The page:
SSIS Lookup Transformation

The lookup transformation is used to create a lookup dataset and join the selected columns to the major input columns based the connected key columns and it can only use an OLE DB connection manager or a Cache connection manager to connect to the lookup dataset. Also only SQL Server, Oracle and DB2 databases are supported as an OLE DB connection manager by the transform. I'll describe the transform in details in the following example.

Before starting to create the sample package, a lookup table like below must be created in the SQL Server database Test.

CREATE TABLE lendout(
ID INT IDENTITY(1,1) NOT NULL,
BookName VARCHAR(100) NOT NULL,
StudentID INT NOT NULL
)

INSERT INTO lendout(BookName, studentID) VALUES('Book A', 1)
INSERT INTO lendout(BookName, studentID) VALUES('Book d', 2)
INSERT INTO lendout(BookName, studentID) VALUES('Book H', 3)
INSERT INTO lendout(BookName, studentID) VALUES('Book A', 4)
INSERT INTO lendout(BookName, studentID) VALUES('Book D', 5)

The studentID is the foreign key which is used to link to the student table defined in SQL Task None Result Set. The current records in the table are listed below.

[Student Table]

The main data comes from Books.xlsx which is the exactly same as the data source in Data Conversion section.

Now let's get started.

  1. Open the LearnSSIS2 project in Visual studio 2012 and make a copy of the package DataConversion.dtsx and rename it to Lookup.dtsx.

  2. Open the package and double click the Data Flow task to go to the data flow design area.

  3. Remove the OLE DB Destination transform and drag & drop a Lookup, 2 data rows transforms to the design area and have them linked as below.
  4. [Add Lookup Transform]


  5. Create 2 variables count1 and count2 with Int32 data types and assign the 2 variables to the 2 Row Count transforms.
  6. For details, you can check the Row Count section.


  7. Right-click Lookup transform and choose "Edit..." to open its editor. Then click Connection tab, and click "Use results of an SQL query" and input the following as the query.

  8. SELECT a.bookname, b.name as studentname
    FROM lendout a
    INNER JOIN student b ON a.studentID = b.id
    

    After the setting, the editor looks like below.

    [Lookup Editor Connection]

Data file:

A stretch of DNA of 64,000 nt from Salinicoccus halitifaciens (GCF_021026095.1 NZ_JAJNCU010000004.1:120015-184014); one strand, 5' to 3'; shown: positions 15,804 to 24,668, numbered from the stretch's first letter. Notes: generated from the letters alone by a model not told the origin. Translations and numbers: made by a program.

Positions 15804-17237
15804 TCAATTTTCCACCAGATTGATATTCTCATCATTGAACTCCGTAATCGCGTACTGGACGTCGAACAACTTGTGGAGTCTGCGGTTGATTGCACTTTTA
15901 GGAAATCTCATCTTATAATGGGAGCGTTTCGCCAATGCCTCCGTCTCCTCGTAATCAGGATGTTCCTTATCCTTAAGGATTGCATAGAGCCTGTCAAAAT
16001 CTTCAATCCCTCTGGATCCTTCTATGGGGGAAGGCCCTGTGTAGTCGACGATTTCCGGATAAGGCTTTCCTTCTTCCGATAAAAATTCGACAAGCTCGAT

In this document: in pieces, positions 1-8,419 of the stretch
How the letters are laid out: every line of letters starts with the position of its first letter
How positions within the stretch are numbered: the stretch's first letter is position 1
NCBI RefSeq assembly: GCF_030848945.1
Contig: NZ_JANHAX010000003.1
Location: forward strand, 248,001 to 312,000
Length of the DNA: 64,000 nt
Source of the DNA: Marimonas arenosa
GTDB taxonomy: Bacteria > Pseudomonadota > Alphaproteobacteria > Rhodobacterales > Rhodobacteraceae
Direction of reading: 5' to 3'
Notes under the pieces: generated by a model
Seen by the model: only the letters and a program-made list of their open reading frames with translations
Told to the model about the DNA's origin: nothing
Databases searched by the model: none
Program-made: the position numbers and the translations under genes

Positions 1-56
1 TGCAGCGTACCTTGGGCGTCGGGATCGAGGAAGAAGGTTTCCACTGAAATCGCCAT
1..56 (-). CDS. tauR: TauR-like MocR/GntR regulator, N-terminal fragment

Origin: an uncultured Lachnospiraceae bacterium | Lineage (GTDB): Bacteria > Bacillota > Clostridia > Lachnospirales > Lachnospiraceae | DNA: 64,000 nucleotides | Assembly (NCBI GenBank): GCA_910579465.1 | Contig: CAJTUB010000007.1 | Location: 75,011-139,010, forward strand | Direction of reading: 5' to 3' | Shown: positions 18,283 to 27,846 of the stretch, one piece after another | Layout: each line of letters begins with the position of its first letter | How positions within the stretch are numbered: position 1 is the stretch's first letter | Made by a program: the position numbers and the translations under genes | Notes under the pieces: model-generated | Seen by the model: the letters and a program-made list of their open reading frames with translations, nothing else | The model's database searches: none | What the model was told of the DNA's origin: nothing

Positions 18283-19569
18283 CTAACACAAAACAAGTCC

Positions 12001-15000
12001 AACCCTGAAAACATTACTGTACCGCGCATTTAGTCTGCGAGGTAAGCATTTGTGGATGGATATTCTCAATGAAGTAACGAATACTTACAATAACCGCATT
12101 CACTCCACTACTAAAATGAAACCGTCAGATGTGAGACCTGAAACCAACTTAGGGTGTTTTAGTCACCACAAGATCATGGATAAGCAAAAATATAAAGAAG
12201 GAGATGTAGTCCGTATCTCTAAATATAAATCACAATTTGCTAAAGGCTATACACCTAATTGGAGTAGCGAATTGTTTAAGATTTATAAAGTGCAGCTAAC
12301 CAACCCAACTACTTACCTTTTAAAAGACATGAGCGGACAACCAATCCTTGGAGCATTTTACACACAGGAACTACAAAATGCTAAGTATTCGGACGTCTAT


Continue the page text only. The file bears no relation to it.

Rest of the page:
9. Click "Preview..." button the check the query results.
  10. [Preview Query Results]

    You can see "Book A" has 2 records, "Book d" and "Book D" are the same? We'll see it at the running result.

    Next we'll use the "bookname" as the connect key and add the "studentname" column to the outputs.


  11. Click Close button and then click Columns tab, drag the key "Copy of Book Name" in Available Input Columns to the lookup key "bookname" and then click "studentname" to create a new output column, then change its Output Alias to "Student Name".
  12. [Lookup Editor Columns]


  13. Click OK to close the Lookup editor. Then drag the Lookup output to the first Row count and choose "Lookup Match Output" in the pop-up dialogue box.
  14. [Input Output Selection]


  15. Click OK and run the package.
  16. [Error Result]

    You will get the above error result. Why?

    Because the book B and C cannot find its corresponding record in the lookup table and by default this situation is set as errors.

    Let's change the setting.


  17. Stop the execution and right-click the Lookup and open its editor again. Then change the "Fail component" to "Redirect rows to no match output".
  18. [Lookup Editor General]

    We'll keep the Cash mode as its default "Full cache". This setting will cache the lookup query result in memory to make it run faster on the next call.


  19. Click OK button and drag the "Lookup No Match Output" to the second Row Count. At last, enable the Data Viewer on the 2 outputs and run the package again.
  20. [Lookup Package Running Result]

    The first record of "Book A" was chosen as the matched result because the lookup transform always gets the first matched record in the lookup query. "Book d" was not chosen because the Lookup transformation are case sensitive. That means "Book d" and "Book D" are different in the eyes of the transform.